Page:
Lost Girls - Menneskekollektivet Music Album Reviews

Lost Girls - Menneskekollektivet Music Album Reviews
The debut LP from the duo Jenny Hval and Håvard Volden is a warm-blooded exploration of the sensuality of the artistic process.

Drafting, more often than not, is terrifying for an artist. You can spend your whole life on a draft, ideating endlessly, never arriving at a finished product. It feels like an especially strange place for Jenny Hval, the avant-garde Norwegian artist who has been making rigorously theoretical, supremely varnished records under her own name for a decade. Hval primarily deals in feminist exegesis, in fully fleshed-out ideas about aging in a female body, or menstruating, or choosing whether or not to be a mother. Listening to music can feel like reading Valerie Solanas’ SCUM Manifesto after drinking three espressos. Her work with Håvard Volden as Lost Girls is different; it is more freeform, improvised. The duo’s debut LP, Menneskekollektivet, lives almost exclusively in the draft stage, and the music itself seems to relish in the experience of its creation.

Menneskekollektivet is primarily a dance record, a heady cocktail of muted drum machines and hypertrophied synthesizers. The first sounds on the album are Hval’s voice and a womb-like synth. They remain in stasis for nearly three minutes, when a drum machine that moves like a dinghy on choppy water comes to disrupt things while Hval speaks about selflessness. The song, the title track, is over 12 minutes, but the length is hypnotic rather than monotonous. Hval and Volden use the passage of time to simulate processing, to capture themselves figuring out what they are trying to say as they move through soft corners and harsh lighting.

It is a joy to witness someone like Hval, normally purposeful and direct with language, to let loose, and that joy is carried over into the flickering, warm-blooded music. This is not to say her words are meaningless, just that her emphasis is more on sound than sense. On “Carried by Invisible Bodies,” Hval talks about storytelling. “Right now,” she says, her voice inquisitive, as if she were looking for her words in the air, “there are two—there’s like double fiction.” She continues, sounding more assured, as she goes on to explore the feeling of writing music—its layers, its unreality. As she probes her way through, the drum machines sail through space like a perfect tennis serve. She sounds almost like Robert Ashley on Automatic Writing, softly grasping onto particles of phrases, watching them atomize, and taking as long as she needs to arrive at a destination.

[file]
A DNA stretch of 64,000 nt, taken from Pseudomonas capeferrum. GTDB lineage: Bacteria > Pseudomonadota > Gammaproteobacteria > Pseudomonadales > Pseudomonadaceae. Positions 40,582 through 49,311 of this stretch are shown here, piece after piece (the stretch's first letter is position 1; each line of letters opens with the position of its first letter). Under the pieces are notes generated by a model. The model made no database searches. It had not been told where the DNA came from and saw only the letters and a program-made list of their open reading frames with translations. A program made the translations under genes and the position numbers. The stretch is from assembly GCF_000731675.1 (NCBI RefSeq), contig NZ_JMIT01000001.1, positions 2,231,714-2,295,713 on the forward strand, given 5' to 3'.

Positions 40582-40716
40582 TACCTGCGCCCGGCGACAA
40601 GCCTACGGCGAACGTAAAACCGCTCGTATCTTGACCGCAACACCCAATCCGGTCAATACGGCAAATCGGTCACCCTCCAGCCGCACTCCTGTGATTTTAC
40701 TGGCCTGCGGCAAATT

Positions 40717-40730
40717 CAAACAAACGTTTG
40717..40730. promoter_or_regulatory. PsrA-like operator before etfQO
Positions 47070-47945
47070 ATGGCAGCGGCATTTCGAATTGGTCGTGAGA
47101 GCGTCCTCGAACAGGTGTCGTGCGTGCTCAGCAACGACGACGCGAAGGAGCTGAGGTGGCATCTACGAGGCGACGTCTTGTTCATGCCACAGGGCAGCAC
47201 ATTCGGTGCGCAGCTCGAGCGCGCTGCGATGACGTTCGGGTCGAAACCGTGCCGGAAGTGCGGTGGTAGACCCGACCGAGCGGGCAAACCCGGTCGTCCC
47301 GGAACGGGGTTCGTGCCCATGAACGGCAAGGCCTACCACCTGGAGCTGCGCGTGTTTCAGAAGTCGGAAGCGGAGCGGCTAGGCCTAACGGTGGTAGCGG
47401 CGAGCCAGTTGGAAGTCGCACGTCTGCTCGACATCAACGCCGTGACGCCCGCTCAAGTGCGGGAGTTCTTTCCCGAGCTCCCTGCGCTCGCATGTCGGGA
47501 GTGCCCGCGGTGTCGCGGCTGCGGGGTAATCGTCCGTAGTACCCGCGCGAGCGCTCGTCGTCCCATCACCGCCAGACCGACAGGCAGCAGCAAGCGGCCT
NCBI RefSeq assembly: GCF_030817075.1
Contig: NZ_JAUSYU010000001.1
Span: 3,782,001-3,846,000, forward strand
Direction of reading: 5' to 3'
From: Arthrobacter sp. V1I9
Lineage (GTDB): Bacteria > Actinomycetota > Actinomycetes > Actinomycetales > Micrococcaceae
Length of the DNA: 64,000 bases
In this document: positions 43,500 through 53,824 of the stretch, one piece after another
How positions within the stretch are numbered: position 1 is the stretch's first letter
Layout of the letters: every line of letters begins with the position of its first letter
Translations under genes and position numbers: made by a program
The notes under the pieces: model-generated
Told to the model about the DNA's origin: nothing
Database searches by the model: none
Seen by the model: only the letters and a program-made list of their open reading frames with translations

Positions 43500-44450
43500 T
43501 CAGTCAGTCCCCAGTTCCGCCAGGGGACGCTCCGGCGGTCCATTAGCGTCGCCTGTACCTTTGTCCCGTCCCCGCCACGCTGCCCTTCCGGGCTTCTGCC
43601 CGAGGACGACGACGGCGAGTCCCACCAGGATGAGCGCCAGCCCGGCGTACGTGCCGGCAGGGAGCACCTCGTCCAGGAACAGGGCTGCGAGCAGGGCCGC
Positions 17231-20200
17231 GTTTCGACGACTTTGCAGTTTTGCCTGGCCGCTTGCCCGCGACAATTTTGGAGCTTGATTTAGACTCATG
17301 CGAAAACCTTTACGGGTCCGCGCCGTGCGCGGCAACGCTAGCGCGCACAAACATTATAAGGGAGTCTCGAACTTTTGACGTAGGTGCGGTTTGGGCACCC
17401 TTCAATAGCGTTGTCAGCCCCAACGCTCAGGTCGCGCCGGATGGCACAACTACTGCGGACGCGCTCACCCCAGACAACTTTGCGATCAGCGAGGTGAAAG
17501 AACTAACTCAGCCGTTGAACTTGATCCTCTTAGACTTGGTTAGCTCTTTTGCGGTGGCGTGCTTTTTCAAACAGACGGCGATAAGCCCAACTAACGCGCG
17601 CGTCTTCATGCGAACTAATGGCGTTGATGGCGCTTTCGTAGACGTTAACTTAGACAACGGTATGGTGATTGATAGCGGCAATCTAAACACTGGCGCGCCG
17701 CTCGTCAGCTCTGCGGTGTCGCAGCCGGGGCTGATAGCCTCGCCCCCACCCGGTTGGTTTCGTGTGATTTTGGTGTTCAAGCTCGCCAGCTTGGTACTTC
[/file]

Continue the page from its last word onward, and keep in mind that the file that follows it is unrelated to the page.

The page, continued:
Of course, like all drafts, there are less-successful moments. Jenny Hval’s aimless musings on pork, lettuce, and cucumber over the minimalist drum machines of “Losing Something” are a bit nonsensical, and not in a particularly interesting way. This moment, however, is one of very few. More often than not, Menneskekollektivet’s inherently unfinished quality makes it feel naturalistic, deeply human. If Menneskekollektivet is about the sensuality of meandering through one’s artistic process, then “Real Life,” is the record’s most fully realized, gorgeous cut. Here, improvised guitars glow like sun rays, and the emphasis is placed on Hval’s vocal arrangements. She sings of writing a letter, of what it means for life to be real. Her voice is vibrant, blissful, bursting with bright color. Ironically, the lack of surtext makes Menneskekollektivet as conceptually rich as anything Hval has ever done. It is a statement about the beauty of slowing down, of not worrying about what you say and instead focusing on how you feel.
Share on Google Plus

About Wanni Arachchige Udara Madusanka Perera

Hey, I'm Perera! I will try to give you technology reviews(mobile,gadgets,smart watch & other technology things), Automobiles, News and entertainment for built up your knowledge.
Lost Girls - Menneskekollektivet Music Album Reviews Lost Girls - Menneskekollektivet Music Album Reviews Reviewed by Wanni Arachchige Udara Madusanka Perera on Tuesday, April 06, 2021 Rating: 5

0 comments:

Post a Comment